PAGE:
(Testimony before the subcommittee of the Committee on Education and Labor, Investigation of GSI strike, January 20, 1948, Hon. Clare E. Hoffman, chairman of the subcommittee, presiding). STATEMENT OF THE HONORABLE LEWIS B. SCHWELLENBACH,

Mr. SCHWELLENBACH. I do not think that there is any specific authority,

We have had the question come up in previous years.

I simply wrote a letter to General Fleming, after receiving a letter from General Grant saying that they expected an interruption in the service, and so forth, and as a result of a strike which they expected next week, which was 2 or 3 weeks ago.

I take the position that there is one place in town where you simply cannot have picket lines, and that is around the Labor Department. In this instance, we received some communications from the A. F. of L. union, the local union here, which indicated that they were interested in organizing the GSI employees, and I just cannot take the position about one labor union as against another labor union.

Mr. HOFFMAN. Is there a jurisdictional dispute there?

Mr. SCHWELLENBACH. I have had demands made there on me, I think three times, to open the cafeteria and they would organize the workers in the cafeteria in general.

Mr. HOFFMAN. The union whose members were operating there was a CIO union?

Mr. HOFFMAN. And the demands came from the A. F. of L.?
Mr. HOFFMAN. So there was a sort of jurisdictional dispute?

You understand that I get along remarkably well, considering the fact that there are two organizations, but I just cannot get myself into the middle of any particular dispute when there are jurisdictional arguments.

Mr. HOFFMAN. If there was a dispute there—let me see-the CIO refused to
sign, did they not, those anti-Communist affidavits?
Mr. HOFFMAN. Have the A. F. of L. signed; do you know?
Mr. SCHWELLENBACH. I do not know.
Mr. HOFFMAN. Anyway, the A. F. of L. wanted to go in and organize, and the
CIO had no right in there, had they, as a union if they would not sign?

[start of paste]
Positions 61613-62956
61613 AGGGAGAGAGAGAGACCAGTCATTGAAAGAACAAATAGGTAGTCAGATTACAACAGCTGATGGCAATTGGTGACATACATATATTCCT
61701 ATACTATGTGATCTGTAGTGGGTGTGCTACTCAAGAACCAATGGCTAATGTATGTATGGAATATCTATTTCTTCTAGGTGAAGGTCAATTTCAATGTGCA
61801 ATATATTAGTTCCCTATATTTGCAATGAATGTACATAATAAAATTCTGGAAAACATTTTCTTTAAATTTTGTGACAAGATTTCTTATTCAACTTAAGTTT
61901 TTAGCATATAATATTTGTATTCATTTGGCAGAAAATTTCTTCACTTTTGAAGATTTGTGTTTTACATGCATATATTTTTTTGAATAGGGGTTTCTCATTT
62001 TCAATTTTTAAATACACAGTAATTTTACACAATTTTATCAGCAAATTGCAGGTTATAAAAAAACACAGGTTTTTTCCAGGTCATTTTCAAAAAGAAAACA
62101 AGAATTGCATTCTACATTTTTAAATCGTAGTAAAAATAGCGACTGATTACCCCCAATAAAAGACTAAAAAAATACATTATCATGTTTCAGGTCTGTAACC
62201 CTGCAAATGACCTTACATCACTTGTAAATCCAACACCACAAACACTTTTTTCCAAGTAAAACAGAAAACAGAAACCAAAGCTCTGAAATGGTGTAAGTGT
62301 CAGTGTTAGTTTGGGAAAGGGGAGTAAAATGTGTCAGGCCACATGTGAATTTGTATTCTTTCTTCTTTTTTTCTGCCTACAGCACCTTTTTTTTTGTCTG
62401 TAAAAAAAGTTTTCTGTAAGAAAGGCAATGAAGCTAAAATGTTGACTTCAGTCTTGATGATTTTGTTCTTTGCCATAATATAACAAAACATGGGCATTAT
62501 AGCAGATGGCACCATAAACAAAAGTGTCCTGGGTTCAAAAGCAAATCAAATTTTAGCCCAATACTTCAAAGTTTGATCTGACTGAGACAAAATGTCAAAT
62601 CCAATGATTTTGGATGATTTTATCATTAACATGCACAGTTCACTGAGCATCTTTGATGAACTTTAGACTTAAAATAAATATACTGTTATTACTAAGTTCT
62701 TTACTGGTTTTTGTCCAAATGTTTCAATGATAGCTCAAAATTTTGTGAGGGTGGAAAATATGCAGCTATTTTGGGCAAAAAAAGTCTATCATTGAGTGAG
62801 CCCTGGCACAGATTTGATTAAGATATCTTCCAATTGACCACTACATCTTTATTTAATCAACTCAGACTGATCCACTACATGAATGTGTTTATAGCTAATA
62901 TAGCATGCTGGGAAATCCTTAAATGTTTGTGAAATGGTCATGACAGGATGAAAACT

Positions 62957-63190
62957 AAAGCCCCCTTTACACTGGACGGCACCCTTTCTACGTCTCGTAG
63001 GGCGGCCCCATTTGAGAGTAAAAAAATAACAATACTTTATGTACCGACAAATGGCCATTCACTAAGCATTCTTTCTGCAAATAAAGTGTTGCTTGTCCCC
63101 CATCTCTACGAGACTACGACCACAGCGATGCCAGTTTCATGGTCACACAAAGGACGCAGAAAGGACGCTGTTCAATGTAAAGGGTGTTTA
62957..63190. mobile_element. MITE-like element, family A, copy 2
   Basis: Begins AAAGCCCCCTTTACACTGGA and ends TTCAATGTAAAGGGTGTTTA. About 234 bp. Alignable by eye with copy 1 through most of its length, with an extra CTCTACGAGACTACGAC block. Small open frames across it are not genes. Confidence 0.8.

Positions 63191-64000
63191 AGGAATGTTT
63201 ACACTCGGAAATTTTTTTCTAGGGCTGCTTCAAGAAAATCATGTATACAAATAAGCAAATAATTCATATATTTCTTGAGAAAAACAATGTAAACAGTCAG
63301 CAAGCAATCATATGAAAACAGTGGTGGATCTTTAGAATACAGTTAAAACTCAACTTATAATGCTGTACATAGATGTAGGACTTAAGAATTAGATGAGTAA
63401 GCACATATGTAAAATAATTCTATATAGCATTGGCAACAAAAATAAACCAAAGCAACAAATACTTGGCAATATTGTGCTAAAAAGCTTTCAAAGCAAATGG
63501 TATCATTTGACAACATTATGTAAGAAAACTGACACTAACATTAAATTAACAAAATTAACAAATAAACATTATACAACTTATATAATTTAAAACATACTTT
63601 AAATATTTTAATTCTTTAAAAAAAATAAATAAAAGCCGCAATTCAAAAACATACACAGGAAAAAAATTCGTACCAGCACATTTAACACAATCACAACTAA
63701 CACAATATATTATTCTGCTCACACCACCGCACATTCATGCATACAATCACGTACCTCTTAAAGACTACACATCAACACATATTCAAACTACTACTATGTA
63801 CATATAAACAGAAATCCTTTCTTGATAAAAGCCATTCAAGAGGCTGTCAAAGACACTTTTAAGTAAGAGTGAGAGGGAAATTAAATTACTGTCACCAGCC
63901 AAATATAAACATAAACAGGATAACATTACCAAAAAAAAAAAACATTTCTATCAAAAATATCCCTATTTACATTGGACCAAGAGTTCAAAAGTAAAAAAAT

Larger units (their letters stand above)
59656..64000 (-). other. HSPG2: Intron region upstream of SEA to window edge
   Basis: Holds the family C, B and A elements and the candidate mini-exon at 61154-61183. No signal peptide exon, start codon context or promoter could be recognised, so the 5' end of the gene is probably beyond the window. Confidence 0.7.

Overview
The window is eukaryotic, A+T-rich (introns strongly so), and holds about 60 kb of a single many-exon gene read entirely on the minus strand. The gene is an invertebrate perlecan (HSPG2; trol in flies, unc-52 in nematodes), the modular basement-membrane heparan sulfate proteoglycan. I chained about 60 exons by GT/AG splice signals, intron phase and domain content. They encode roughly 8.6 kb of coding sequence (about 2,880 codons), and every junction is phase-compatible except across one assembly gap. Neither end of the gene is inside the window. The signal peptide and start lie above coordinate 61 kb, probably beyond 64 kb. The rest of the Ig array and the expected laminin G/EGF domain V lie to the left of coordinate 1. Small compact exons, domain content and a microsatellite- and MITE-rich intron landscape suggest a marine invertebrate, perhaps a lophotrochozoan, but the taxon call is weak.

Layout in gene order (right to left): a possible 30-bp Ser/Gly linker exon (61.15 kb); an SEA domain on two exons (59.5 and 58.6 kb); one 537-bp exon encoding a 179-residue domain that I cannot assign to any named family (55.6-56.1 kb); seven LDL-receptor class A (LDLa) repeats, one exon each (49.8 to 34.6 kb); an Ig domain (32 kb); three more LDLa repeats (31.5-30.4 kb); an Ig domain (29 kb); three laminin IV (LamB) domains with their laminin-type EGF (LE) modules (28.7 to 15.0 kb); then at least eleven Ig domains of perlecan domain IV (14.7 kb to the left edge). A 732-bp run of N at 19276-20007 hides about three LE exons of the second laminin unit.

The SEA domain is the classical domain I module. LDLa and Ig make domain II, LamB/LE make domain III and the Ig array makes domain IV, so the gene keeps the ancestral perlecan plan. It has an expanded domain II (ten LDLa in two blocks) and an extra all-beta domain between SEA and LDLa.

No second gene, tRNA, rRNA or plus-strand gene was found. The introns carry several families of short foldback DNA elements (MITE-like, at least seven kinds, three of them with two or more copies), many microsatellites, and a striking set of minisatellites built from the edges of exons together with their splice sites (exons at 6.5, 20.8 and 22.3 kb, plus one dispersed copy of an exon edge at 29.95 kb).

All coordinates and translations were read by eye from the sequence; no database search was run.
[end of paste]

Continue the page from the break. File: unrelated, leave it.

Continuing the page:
Mr. SCHWELLENBACH. I do not so construe the act.
Mr. HOFFMAN. You do not so construe the act?

Mr. HOFFMAN. Do you construe the act to be such that they do not need to sign, that they may have all the rights given under the Taft-Hartley Act if they do not sign those affidavits?

Mr. SchwELLENBACH. I construe the act to mean this:

In order to make use of the NLRB machinery, they have to file with us a financial statement and a rather long questionnaire.

They file it with the NLRB and an affidavit to the effect that these officers, whoever they may be, are not Communists. That means that they are completely barred from making use of the NLRB.

There are just hundreds, I would say thousands, of unions in this country that never have used the NLRB. They have gone ahead and bargained.

I might say one thing that disturbs me about this business is that we tried, and got authority under the Taft-Hartley Act-I will call your attention to the fact that I have not said a word about the Taft-Hartley Act-and I said I would not say it unless we could see whether or not it would work.


every six.

I did not think it was fair. We got the registration. We always figured there were about 60,000 unions in the country. It is rather difficult to get lists, but we got out and sent out 200,000 of these forms. You have to divide that by three, because we send three to each one.

Approximately three or four thousand of them were to lawyers who represented industries and people of that kind.